Answer: In our experience, we have had success bonding silicone with certain thermoplastic materials. Since different types of materials require different temperature to work with, it would solely depend on that specific material. Over-molding silicone to plastics is limited to either using low temperature or faster cycle time. Plastic substrates would not deform under low temperature, but it will increase the cycle time during the over-molding process. In contrast, using high temperature can lower the cycle time, but can potentially damage the plastic substrate. Using silicone primer helps the over-molding process, while there are some other options available such as adhesive grade silicone and surface treatments.

If you have any questions please feel free to post a comment or email me directly at veasna@albright1.com.

Bonding Silicone to a PVC Surface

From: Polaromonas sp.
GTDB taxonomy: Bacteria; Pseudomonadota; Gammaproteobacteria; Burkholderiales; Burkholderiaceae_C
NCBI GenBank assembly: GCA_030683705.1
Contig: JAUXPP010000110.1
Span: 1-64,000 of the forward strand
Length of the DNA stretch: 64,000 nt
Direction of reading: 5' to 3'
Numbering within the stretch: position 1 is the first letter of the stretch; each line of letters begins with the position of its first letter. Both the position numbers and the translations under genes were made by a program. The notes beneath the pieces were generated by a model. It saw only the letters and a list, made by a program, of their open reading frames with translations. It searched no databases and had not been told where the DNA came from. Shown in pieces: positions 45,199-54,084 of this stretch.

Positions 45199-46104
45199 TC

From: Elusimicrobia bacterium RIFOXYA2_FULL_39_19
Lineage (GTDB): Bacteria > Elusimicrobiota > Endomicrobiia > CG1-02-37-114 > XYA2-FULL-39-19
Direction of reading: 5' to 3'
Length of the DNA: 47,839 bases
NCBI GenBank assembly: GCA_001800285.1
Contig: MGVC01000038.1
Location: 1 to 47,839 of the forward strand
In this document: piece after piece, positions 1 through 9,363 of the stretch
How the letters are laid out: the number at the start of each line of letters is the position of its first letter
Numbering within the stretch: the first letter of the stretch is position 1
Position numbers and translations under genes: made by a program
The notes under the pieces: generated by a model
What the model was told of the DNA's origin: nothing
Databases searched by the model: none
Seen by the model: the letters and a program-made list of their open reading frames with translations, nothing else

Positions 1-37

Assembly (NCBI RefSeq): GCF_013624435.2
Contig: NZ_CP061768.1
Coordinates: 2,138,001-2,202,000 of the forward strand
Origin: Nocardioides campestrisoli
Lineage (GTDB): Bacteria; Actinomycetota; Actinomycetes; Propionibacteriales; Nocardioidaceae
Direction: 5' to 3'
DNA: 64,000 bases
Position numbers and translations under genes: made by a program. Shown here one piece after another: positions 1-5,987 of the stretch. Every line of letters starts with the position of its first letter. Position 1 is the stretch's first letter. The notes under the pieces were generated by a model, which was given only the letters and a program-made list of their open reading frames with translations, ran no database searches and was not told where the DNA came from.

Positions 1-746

Question: I am working on a prototype that involves bonding a silicone rubber to a pliable pvc surface and have had a difficult time bonding them together. Is there an adhesive you can recommend, that could assist me in this process?Answer: Although I have never attempted to bond/overmold silicone to polyvinyl chloride, I have had good results using other plastics.  Some processing techniques you may wish to consider incorporating into your process, are surface abrasion on the pvc (via sanding/sandblasting), the use of a self-bonding silicone material that contains adhesion promoters within it, the use of plasma treatment prior to the application of the silicone, and lastly, the application of a platinum primer to the substrate.